Lawyers Travel's weekly client e-newsletter, the Informed Traveler, keeps readers updated on travel industry news and trends.
Following is a recap of February's top 5 (most clicked by Lawyers Travel's clients) e-newsletter stories.
Canada will ease entry requirements for fully vaccinated travelers on February 28, including ending the requirement of molecular tests taken with 72 hours of departure, reports Business Travel News. Beginning February 28, fully vaccinated travelers can choose between a rapid antigen test taken the day before their flight or arrival at a land or marine border, or getting tested with a molecular test within 72 hours of their flight or arrival. Previously, all travelers 5 years and older were required to show proof of a negative COVID-19 molecular test. Travelers who choose to take a rapid antigen test must do so at a laboratory, healthcare facility, or with a telehealth service. Unvaccinated foreign nationals will still be unable to enter Canada except in certain circumstances, and arriving unvaccinated travelers will be required to get tested upon arrival, get tested again on day 8, and quarantine for 14 days. Additionally, the global travel advisory for Canadians is also being changed. Previously the government recommended against all non-essential travel, and now it is only urging citizens to take precautions. International flights, which currently are allowed to land only at 18 Canadian airports, will be allowed at all airports that normally receive such flights as of February 28 as well, according to Transport Minister Omar Alghabra.
New York Governor Kathy Hochul, the Port Authority of New York and New Jersey, and LaGuardia Gateway Partners have announced the completion of new facilities at LaGuardia Airport’s (LGA) Terminal B, marking a major milestone in the terminal's $4 billion transformation, reports Airport Technology. The opening will enable every arriving and departing traveler at Terminal B to experience new facilities from gate to curb. It also makes LaGuardia the first airport in the world with dual pedestrian skybridges. Spanning 1.35 million square feet, the new terminal features 35 gates, a 3,000-car parking space, as well as new covered, convenient pickup facilities for both taxis and ride-sharing vehicles. The terminal also offers retail, dining spaces, and other amenities for travelers. “The completion of this $4 billion project will help provide a brand new passenger experience for everyone travelling through Terminal B, easing connections and creating lasting impressions,” said New York Governor Kathy Hochul. The remaining portion of the old Central Terminal Building has also been removed from service and will be demolished this spring.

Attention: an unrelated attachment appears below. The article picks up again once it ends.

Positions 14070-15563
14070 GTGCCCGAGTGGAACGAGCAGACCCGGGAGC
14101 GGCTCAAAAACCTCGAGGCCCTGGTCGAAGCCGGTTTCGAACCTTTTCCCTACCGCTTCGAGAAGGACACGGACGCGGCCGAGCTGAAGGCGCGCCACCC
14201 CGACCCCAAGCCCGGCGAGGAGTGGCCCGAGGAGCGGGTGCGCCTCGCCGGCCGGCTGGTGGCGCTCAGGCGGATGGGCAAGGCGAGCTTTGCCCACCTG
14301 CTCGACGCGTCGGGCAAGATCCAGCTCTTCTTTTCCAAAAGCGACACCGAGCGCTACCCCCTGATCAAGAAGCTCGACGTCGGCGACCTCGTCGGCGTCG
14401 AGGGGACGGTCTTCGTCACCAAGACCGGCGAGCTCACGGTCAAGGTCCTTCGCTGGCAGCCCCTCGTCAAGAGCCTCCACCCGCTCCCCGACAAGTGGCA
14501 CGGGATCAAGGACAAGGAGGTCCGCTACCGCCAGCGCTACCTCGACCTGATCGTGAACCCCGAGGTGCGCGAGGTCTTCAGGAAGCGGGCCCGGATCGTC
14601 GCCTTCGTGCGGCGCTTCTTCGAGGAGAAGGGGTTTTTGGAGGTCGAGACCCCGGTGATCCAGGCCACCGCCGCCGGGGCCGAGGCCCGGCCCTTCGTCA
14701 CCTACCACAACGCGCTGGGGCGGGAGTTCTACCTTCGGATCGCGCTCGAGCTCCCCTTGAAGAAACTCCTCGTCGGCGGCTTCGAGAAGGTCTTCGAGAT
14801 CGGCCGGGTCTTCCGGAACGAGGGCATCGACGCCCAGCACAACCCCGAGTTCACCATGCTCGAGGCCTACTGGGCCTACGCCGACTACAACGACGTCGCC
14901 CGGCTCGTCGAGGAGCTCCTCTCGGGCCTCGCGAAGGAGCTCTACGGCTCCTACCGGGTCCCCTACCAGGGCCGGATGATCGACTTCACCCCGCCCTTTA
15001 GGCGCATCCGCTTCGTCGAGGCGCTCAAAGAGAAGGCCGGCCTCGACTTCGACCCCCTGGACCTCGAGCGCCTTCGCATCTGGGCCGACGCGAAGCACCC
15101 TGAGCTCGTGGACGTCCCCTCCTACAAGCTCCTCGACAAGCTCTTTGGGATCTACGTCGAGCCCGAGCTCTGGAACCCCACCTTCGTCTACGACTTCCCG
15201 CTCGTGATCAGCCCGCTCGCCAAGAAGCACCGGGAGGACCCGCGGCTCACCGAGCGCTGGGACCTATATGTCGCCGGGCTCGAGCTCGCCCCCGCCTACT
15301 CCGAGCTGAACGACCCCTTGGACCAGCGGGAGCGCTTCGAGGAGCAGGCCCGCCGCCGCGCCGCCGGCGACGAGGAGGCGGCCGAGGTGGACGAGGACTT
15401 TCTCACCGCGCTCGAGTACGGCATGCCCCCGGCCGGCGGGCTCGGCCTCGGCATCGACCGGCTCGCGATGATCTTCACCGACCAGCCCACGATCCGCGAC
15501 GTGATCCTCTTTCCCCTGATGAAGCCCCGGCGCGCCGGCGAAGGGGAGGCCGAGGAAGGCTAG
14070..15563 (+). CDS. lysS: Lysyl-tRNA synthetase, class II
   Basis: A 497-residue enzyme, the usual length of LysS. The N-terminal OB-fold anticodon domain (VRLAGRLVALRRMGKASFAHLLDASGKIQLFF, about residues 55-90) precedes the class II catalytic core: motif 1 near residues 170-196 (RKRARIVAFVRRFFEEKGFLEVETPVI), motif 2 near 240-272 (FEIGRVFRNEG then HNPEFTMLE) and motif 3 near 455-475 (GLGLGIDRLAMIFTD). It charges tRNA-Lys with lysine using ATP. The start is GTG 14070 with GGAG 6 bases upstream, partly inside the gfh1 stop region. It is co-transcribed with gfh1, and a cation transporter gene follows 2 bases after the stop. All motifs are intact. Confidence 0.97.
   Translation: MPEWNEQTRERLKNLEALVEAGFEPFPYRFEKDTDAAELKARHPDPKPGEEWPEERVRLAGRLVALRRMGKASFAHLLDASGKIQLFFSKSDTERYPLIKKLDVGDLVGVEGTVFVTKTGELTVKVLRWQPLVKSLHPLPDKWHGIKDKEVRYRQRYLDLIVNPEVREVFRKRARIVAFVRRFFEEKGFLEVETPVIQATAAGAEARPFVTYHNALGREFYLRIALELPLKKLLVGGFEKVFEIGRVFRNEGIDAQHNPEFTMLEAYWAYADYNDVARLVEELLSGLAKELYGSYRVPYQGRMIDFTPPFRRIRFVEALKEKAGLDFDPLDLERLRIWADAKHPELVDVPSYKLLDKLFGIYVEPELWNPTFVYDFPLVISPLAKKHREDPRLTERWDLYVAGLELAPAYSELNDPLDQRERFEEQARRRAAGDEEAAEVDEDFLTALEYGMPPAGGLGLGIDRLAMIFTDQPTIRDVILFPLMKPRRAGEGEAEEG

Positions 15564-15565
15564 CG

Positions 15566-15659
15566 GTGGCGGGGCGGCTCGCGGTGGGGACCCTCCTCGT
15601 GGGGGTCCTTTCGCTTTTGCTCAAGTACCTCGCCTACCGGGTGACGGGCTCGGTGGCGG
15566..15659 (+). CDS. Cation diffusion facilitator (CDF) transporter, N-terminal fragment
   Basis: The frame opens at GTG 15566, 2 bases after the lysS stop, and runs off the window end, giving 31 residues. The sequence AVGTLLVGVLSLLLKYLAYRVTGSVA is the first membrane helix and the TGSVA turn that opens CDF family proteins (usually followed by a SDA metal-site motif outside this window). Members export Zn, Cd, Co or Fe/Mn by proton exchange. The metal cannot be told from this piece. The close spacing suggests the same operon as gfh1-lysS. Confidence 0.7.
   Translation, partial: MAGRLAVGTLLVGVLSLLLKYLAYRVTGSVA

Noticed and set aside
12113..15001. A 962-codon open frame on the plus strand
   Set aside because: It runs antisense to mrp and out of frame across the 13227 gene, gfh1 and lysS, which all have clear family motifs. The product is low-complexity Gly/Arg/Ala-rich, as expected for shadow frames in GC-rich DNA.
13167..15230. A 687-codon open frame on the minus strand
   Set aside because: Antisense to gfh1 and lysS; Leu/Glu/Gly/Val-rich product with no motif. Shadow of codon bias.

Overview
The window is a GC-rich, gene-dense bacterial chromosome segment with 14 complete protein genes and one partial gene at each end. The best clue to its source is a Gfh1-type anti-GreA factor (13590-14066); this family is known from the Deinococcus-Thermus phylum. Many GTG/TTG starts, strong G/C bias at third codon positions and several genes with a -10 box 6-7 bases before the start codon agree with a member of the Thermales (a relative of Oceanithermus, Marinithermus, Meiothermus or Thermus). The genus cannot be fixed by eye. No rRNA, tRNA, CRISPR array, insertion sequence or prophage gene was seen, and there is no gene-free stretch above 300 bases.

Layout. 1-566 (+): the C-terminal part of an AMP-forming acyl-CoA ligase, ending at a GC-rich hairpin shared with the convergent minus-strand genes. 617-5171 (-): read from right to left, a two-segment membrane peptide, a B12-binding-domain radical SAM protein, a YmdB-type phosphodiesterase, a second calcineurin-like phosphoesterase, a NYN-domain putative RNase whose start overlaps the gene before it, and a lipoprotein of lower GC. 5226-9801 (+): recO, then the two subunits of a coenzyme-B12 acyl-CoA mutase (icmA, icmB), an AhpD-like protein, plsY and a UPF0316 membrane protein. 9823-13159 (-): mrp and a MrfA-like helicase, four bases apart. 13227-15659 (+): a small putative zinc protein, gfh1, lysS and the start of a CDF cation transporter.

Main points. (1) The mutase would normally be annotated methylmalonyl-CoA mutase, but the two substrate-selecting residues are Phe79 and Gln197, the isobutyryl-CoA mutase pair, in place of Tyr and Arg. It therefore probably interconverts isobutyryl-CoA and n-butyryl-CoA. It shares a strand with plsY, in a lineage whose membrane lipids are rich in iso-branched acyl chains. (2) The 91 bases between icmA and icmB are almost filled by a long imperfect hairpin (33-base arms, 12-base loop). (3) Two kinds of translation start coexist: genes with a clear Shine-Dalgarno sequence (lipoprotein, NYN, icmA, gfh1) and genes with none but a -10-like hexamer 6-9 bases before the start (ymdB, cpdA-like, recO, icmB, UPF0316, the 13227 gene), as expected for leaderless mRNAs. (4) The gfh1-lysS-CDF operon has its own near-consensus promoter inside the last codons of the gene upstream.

Frontier Airlines and Spirit Airlines have announced plans to merge, combining two of the largest low-cost carriers into a unified airline, reports Travel Weekly. Under the agreement, Denver-based Frontier would become the dominant partner in the deal, controlling 51.5% of the combined carrier. The carriers said the combined airline would offer more than 1,000 daily flights to over 145 destinations in 19 countries. The merger would also make the carrier the fifth largest in the US, behind only American, Delta, United, and Southwest. “This combination is all about growth, opportunities and creating value for everyone – from our guests to our team members to the flying public at large,” Spirit chairman Mac Gardner said in a prepared remark. “We’re a perfect fit – our businesses share similar values, including our longstanding commitment to affordable travel. At the same time, we have complementary footprints and fleets, including one of the youngest and greenest fleets worldwide.” The name of the combined company, as well as its branding and the location of its headquarters, are to be determined by a committee prior to closing.
European Union (EU) member countries are recommending countries eliminate pre-departure COVID-19 testing and quarantine procedures for fully vaccinated travelers who received vaccines authorized in the EU or approved by the World Health Organization (WHO), reports Travel Pulse. Starting March 1, 2022, the European Council advised that fully vaccinated travelers should be able to enter the EU without prior testing if they received the last dose of their primary vaccination series at least 14 days and no more than 270 days before arrival. Those who received a booster dose and those who recovered from COVID-19 within 180 days of travel would also be allowed to enter without pre-departure tests. The guidance is non-binding. "The updates will further facilitate travel from outside the EU into the EU, and take into account the evolution of the pandemic, the increasing vaccination uptake worldwide and the administration of booster doses," the European Commission said.